Australia’s biggest locally-owned media company, Nine Entertainment, has signed a deal with Google worth a reported $30m a year to feature its news in Google products, on the eve of the historic news media laws being debated in parliament.
The deal with the largest Australian media company so far comes as treasurer Josh Frydenberg said the government has “held the line and held it strongly” against the threats of Google and Facebook to pull their services from Australia if the news media bargaining code was implemented.
“The digital giants have been left in no doubt about the Morrison government’s resolve,” Frydenberg told journalists in Canberra.
“The first thing to say is none of these deals would be happening if we didn’t have the legislation before the parliament.”
Frydenberg said minor amendments to the code that would force Google and Facebook to negotiate fair payment for news outlets’ content, did not change key elements including that it would be mandatory and include a final-offer arbitration model.
“This code has succeeded where others have tried and failed,” he said.
Nine is believed to have signed a letter of understanding with Google, two days after Seven West Media became the first big media company to agree to terms with the search giant.
Another small media company, Junkee Media, has also signed a letter of intent to curate news content for Google’s News Showcase product.
Junkee Media CEO Neil Ackland said the revenue would be spent on public interest journalism for the youth news outlet.
“This is a significant investment that will allow us to set up a content infrastructure that will ensure Junkee’s sustainability well into the future,” Ackland said.
Although media executives are making deals outside the news media bargaining code they still want the laws passed to ensure Facebook and Google will be required to pay them for featuring news content in their products in the future.
The Greens have asked for an amendment to ensure the revenue from any deals will be used to fund original journalism.
Frydenberg said he will review the code in 12 months to see if parties were acting in good faith.
Nine, the publisher of the Sydney Morning Herald and the Age, has not publicly confirmed the Google deal but the news was reported by the SMH on Wednesday morning.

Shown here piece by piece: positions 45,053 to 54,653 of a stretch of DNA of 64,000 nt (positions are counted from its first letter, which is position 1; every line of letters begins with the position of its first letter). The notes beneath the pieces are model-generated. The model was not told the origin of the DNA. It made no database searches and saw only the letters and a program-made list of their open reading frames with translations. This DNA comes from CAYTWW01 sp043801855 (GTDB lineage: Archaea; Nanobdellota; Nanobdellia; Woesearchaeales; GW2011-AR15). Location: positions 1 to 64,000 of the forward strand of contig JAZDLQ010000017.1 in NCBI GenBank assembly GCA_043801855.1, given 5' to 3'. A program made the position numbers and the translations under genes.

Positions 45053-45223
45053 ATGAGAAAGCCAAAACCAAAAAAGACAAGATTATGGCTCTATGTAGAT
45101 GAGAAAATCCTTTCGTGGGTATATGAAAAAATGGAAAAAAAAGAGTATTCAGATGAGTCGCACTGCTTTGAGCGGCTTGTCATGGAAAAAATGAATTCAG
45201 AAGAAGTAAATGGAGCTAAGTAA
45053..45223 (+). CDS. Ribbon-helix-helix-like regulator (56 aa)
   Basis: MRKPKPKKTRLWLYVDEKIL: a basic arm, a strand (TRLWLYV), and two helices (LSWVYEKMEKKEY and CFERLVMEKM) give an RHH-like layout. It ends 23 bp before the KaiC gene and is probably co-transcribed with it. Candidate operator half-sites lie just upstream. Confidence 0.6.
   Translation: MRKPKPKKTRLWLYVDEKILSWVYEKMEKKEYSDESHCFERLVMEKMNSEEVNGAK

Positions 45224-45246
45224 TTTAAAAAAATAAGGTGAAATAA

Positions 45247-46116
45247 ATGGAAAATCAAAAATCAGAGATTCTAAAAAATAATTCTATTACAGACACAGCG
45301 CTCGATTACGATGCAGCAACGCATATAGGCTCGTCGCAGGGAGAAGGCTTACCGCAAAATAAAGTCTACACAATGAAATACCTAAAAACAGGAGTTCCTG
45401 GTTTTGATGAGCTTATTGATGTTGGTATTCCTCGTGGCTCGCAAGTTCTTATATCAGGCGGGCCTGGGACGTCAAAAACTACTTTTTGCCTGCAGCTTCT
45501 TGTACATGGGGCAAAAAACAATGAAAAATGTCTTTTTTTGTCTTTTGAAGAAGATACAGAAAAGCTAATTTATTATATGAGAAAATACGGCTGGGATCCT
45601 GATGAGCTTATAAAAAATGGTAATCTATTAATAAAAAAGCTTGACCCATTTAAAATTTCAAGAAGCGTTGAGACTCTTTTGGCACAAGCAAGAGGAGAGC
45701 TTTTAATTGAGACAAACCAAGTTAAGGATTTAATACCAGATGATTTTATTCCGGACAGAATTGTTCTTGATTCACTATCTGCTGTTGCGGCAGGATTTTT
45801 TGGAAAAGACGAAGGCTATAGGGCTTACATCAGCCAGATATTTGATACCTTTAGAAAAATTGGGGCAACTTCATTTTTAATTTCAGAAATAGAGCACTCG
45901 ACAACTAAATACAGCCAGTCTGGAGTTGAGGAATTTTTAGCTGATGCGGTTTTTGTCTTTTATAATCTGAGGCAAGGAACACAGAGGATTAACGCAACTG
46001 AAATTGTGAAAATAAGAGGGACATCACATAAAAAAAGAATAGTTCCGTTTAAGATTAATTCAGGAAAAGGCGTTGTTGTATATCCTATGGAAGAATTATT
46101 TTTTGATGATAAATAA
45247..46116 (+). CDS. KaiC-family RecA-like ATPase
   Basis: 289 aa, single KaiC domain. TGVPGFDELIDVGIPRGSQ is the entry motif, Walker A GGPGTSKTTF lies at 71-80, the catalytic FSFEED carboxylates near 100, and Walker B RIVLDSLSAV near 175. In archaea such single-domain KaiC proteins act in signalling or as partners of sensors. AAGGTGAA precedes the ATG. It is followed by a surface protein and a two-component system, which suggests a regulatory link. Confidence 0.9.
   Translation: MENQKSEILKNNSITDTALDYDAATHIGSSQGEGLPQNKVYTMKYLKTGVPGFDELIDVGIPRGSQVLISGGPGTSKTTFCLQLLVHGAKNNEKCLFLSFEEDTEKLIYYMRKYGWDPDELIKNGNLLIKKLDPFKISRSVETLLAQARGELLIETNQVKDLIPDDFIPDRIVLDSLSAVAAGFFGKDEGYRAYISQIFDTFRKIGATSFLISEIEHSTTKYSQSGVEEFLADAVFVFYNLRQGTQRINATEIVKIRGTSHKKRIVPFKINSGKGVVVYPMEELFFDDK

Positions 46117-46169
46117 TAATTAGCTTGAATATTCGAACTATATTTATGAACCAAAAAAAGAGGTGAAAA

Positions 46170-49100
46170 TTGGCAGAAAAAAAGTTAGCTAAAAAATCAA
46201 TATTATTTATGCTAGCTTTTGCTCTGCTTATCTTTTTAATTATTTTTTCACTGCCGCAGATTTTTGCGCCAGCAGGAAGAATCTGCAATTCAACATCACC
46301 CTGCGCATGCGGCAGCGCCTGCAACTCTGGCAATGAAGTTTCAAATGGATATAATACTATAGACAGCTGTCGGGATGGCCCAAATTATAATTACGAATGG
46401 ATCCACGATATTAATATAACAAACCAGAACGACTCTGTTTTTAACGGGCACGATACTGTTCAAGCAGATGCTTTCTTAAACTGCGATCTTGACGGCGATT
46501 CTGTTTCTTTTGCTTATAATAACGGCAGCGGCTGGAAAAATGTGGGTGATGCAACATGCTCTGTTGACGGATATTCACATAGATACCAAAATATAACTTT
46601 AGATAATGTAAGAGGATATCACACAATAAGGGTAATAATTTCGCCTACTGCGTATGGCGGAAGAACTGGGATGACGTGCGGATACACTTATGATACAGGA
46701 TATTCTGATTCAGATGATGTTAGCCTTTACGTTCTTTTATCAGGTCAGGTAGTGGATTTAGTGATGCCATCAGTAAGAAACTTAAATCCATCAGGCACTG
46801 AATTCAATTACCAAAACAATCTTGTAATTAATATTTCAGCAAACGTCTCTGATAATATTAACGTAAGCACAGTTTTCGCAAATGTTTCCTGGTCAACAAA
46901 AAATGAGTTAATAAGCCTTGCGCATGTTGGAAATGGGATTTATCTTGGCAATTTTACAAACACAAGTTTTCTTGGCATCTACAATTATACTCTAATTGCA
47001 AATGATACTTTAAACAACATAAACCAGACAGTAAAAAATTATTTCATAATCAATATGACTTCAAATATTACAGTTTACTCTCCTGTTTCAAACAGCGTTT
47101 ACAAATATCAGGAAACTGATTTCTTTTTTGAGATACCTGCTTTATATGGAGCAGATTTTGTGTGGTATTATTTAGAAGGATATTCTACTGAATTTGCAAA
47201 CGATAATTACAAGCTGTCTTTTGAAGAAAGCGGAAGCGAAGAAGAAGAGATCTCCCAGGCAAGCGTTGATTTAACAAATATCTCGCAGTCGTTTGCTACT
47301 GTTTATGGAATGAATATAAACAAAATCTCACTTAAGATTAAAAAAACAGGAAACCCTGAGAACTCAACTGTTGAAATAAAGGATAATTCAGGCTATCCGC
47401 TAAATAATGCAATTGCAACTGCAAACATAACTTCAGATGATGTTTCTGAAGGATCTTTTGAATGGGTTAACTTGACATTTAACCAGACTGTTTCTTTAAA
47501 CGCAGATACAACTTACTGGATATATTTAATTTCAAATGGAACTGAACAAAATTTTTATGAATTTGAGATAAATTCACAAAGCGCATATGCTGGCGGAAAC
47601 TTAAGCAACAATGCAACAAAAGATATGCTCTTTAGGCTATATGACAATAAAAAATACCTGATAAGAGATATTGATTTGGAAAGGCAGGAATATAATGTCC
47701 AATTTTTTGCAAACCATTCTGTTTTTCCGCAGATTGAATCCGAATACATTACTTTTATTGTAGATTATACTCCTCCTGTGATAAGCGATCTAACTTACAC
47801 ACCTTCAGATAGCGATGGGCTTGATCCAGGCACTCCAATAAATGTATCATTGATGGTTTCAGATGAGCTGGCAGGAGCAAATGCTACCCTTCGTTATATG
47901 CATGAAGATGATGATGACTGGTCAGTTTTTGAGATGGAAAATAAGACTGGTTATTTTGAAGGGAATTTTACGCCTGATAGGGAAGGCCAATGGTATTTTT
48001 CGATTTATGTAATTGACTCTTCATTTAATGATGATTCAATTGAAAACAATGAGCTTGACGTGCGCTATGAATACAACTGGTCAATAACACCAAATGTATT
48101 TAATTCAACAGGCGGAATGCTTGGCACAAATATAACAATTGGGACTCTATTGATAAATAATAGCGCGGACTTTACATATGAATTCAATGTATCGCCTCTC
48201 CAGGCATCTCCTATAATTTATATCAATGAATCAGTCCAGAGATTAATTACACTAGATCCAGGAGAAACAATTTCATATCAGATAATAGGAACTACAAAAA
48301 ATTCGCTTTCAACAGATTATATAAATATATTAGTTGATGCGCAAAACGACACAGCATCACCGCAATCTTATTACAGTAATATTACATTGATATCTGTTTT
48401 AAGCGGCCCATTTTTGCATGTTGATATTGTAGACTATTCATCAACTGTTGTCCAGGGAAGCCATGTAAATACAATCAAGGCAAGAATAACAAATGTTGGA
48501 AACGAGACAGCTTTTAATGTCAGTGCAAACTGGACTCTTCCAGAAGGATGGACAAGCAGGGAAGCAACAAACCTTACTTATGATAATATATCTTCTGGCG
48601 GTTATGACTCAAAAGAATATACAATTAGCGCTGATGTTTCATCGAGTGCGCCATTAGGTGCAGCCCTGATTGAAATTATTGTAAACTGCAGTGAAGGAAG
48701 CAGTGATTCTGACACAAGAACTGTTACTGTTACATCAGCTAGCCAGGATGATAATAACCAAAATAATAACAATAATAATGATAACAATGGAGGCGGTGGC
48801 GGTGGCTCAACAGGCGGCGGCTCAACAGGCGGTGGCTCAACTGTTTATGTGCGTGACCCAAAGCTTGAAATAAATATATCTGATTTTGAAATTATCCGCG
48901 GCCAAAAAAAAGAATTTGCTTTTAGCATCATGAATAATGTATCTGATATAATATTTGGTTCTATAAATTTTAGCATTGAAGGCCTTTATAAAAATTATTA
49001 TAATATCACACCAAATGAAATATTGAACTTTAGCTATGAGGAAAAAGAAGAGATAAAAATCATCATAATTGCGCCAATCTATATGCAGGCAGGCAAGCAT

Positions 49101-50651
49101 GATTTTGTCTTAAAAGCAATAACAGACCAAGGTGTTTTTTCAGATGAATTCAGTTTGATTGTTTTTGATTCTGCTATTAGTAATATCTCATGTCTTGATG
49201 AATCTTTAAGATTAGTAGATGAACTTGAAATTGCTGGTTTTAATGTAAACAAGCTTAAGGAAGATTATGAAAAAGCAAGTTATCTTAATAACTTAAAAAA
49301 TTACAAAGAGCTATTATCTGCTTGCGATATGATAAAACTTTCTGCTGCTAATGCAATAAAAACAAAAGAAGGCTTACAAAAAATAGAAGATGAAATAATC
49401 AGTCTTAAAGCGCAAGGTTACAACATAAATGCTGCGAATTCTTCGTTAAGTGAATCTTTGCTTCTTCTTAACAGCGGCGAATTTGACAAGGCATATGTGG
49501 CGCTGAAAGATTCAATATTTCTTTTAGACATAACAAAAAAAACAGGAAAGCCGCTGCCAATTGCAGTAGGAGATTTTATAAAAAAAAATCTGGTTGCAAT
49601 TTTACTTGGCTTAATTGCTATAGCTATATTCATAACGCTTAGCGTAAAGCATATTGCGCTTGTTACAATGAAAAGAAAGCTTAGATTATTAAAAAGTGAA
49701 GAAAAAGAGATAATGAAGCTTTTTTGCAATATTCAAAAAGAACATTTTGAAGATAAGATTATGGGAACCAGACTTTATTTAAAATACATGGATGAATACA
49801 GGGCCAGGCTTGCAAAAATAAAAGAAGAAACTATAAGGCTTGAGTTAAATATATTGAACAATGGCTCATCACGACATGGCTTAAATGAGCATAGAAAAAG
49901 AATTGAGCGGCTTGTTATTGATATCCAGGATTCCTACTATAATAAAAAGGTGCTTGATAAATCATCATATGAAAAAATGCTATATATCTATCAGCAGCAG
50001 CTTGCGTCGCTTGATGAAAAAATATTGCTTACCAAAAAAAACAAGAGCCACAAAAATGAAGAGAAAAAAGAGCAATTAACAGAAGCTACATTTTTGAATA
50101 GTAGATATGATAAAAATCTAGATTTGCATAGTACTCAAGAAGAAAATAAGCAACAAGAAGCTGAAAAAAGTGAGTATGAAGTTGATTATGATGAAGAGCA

“We continue to have constructive discussions with the digital platforms and when we have anything to announce we will do so to the ASX, as is appropriate,” a spokesperson for Nine corporate affairs said.
News Corp is understood to be negotiating a global deal with the tech companies for its publications in Australia, the UK and the US.
It has not commented on the progress of those talks since its global chief executive, Robert Thomson, said in December he was working on global content licensing deals.
“It’s fair to say they’re at an advanced stage and it’s not in one particular country at the moment, these are global negotiations because we’re a global company,” Thomson said.
News Corp has numerous Australian publications, including the Australian, the Daily Telegraph, Courier Mail and Herald Sun, as well as the Times of London, the New York Post and the Wall Street Journal.
Nine has indicated it won’t confirm any deal with Google until a final commercial agreement is struck.
A fortnight ago Nine was dismissive about the Showcase product, insisting it would not negotiate with Google until the law was passed.
“This is what monopolies do, they put an offer, in the form of Google Showcase, but not offer to negotiate,” a Nine spokesperson said at the time.
“It has to be all on their terms and that is not an approach we will participate in. We support the legislation the government is proposing as the best way to secure a fair payment for our content.”
The managing director of Google Australia, Mel Silva, said the partnership with Junkee Media will build on those with Seven News, The Newcastle Herald, The Saturday Paper, Crikey and The New Daily.
“There are now almost 50 Australian media titles signed onto Showcase, with a total of 500 worldwide,” Silva said.
“We’re excited about the early performance of Showcase with Australian partners receiving a million views on their content in just over a week, and we look forward to building on that in the months ahead.”
Facebook has been approached for comment.
MEAA media federal president Marcus Strom said the laws were essential because smaller publishers and broadcasters did not have the same ability to negotiate outside the code like Nine and Seven.
“The deals which have been reported in the past 48 hours only came about because of the threat of arbitration under the proposed news bargaining code,” Strom said.
“Media companies have a moral obligation to demonstrate that the millions they will receive from Google will be spent on news gathering and not on share dividends.”